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Original article can be found here: NZ Herald

CCIS members and staff. Photo / Supplied

CCIS members and staff. Photo / Supplied

Bay of Plenty Times

Complex Chronic Illness Support Inc (CCIS) will celebrate its 40th anniversary this year but securing funding for operational costs is an ongoing battle, operations co-ordinator Miranda Whitwell said.

“This funding makes a massive difference. It means survival. Our field officers are funded but this money helps keep our doors open so we have somewhere for people to meet. It pays for the photocopying, our computers and the internet – all those important bits without which our field officers can’t do what they do and help our clients.”

CCIS was currently supporting 249 Bay of Plenty residents and their families to cope with chronic illnesses such as post-viral fatigue syndrome, myalgic encephalomyelitis/chronic fatigue syndrome (ME/CFS), fibromyalgia, orthostatic intolerance and postural orthostatic tachycardia syndrome (POTS), with thousands more in the community likely to be undiagnosed and in need of support.

About 20,000 New Zealanders will experience ME/CFS at some point in their lives, and as many as 6 per cent of the population will develop fibromyalgia.

Some recovered quickly – while others will suffer for decades. Some who developed such conditions were often highly successful, intelligent, “A-type personalities” who strive for perfection and have great careers.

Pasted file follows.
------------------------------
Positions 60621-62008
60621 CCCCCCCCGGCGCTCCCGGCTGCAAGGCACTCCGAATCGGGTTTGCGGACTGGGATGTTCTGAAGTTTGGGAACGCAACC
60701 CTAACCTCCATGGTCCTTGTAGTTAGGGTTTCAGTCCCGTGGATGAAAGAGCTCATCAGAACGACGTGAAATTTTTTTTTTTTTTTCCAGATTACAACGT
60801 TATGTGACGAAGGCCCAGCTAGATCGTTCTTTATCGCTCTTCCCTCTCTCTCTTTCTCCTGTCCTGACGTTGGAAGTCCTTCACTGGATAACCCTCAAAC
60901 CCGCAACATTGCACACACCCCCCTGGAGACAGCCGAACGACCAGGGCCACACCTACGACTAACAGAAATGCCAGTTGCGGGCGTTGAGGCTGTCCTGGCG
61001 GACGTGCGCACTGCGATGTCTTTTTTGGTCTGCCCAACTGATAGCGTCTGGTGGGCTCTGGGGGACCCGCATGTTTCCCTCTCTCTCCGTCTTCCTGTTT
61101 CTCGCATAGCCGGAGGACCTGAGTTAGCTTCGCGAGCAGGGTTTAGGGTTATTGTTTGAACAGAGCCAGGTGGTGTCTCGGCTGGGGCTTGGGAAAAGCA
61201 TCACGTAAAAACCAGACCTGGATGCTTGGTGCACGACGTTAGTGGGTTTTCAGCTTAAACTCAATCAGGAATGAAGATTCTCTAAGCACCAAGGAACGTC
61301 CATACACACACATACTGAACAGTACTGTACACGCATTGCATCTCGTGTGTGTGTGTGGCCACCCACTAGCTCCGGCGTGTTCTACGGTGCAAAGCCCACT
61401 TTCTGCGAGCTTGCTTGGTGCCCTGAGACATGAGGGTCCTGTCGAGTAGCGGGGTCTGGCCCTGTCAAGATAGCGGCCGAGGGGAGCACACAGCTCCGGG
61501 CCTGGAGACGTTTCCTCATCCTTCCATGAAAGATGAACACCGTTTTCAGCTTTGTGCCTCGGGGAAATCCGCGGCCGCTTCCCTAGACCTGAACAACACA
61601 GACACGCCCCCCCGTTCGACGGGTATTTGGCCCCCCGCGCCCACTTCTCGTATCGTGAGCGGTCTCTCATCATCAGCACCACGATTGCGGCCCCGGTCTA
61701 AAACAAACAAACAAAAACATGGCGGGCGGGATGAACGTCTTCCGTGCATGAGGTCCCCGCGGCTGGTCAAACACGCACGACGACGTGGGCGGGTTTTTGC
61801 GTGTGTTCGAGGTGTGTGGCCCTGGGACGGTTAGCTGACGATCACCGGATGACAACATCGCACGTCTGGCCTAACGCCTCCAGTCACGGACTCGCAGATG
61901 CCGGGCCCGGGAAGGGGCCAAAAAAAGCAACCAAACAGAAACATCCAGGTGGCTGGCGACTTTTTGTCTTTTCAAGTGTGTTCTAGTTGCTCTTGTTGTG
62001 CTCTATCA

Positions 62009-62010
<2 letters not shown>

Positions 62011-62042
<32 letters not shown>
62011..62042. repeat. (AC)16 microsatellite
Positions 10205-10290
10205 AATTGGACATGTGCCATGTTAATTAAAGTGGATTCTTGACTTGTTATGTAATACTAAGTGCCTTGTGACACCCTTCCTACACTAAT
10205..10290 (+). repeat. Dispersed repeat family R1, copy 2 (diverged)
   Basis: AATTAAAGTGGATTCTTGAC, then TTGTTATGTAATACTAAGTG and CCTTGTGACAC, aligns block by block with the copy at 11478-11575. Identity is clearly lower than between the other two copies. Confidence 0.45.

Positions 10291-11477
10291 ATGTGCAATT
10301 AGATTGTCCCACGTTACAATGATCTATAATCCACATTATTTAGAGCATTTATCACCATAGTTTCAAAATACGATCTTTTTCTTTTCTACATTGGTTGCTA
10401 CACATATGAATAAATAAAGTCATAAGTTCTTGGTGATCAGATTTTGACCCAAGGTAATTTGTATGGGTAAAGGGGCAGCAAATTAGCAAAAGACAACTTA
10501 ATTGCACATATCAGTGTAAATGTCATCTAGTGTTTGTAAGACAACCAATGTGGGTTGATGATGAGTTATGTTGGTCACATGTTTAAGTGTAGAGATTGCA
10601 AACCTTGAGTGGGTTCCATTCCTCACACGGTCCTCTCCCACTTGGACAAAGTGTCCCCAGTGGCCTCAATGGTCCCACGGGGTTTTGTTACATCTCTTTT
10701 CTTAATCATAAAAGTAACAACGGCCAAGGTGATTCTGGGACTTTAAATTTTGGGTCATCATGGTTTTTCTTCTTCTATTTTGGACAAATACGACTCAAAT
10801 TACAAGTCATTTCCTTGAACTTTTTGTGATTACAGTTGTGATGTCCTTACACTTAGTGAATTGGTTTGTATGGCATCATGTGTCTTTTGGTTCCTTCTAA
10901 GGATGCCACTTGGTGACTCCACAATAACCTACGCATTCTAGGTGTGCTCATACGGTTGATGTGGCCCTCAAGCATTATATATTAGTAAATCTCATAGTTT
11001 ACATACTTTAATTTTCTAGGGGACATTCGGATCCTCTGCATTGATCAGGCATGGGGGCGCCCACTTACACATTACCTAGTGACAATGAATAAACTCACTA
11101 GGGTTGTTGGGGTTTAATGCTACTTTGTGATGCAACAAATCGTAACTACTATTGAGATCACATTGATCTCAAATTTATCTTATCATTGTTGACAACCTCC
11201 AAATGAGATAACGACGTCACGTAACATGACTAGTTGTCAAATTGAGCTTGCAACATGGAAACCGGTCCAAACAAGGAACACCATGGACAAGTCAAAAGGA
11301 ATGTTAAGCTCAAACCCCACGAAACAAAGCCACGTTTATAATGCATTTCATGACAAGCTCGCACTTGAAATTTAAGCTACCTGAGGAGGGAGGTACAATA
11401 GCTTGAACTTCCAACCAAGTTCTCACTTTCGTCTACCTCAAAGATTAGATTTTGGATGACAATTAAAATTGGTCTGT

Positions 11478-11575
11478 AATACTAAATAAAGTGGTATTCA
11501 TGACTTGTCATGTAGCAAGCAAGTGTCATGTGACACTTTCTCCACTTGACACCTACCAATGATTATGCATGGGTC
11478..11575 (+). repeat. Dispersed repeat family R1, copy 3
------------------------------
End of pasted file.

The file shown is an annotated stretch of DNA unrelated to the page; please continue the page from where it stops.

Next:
“It could be something as simple as a cold or a spider bite or just picking up a virus and then all of a sudden, they can’t get out of bed. Their body’s immune system doesn’t snap back into shape so potentially it’s running high all the time. And because it’s running high, the body is tired all the time. And it’s legitimate. It’s not in their head – these people are legitimately exhausted.”

Whitwell said people’s lives often took unexpected turns but those who suffered from chronic illnesses could adjust to a new normal.

“It’s about taking control of your life so that the symptoms don’t control you.”

While every single person’s journey was different, CCIS worked to support the individual.

“It’s about managing their condition. We try to help people learn how to move forward so they can manage themselves in a healthy way and are happy. Success is different for everybody – for some people, success is walking to the letterbox, success for somebody else is getting back to work. We have no judgment but we support everyone to make a few goals, reach them, then make a couple more. But we do it in a really supportive environment.”

BayTrust chief executive Alastair Rhodes said building the capacity and capability of community organisations such as CCIS by contributing towards their operational costs was an important way to strengthen the Bay of Plenty community as a whole.

“BayTrust values community and cultural wellbeing. We recognise that supporting and enabling those in need is beneficial for us all. Thousands of local residents are affected by chronic illness during their lifetime. The work that CCIS does to support people and their families who are facing such challenges has a knock-on effect throughout our health system, workforce and wider social circles. Our community needs strong organisations like CCIS to continue the excellent work that they do. We’re very proud to support them in some small way.”
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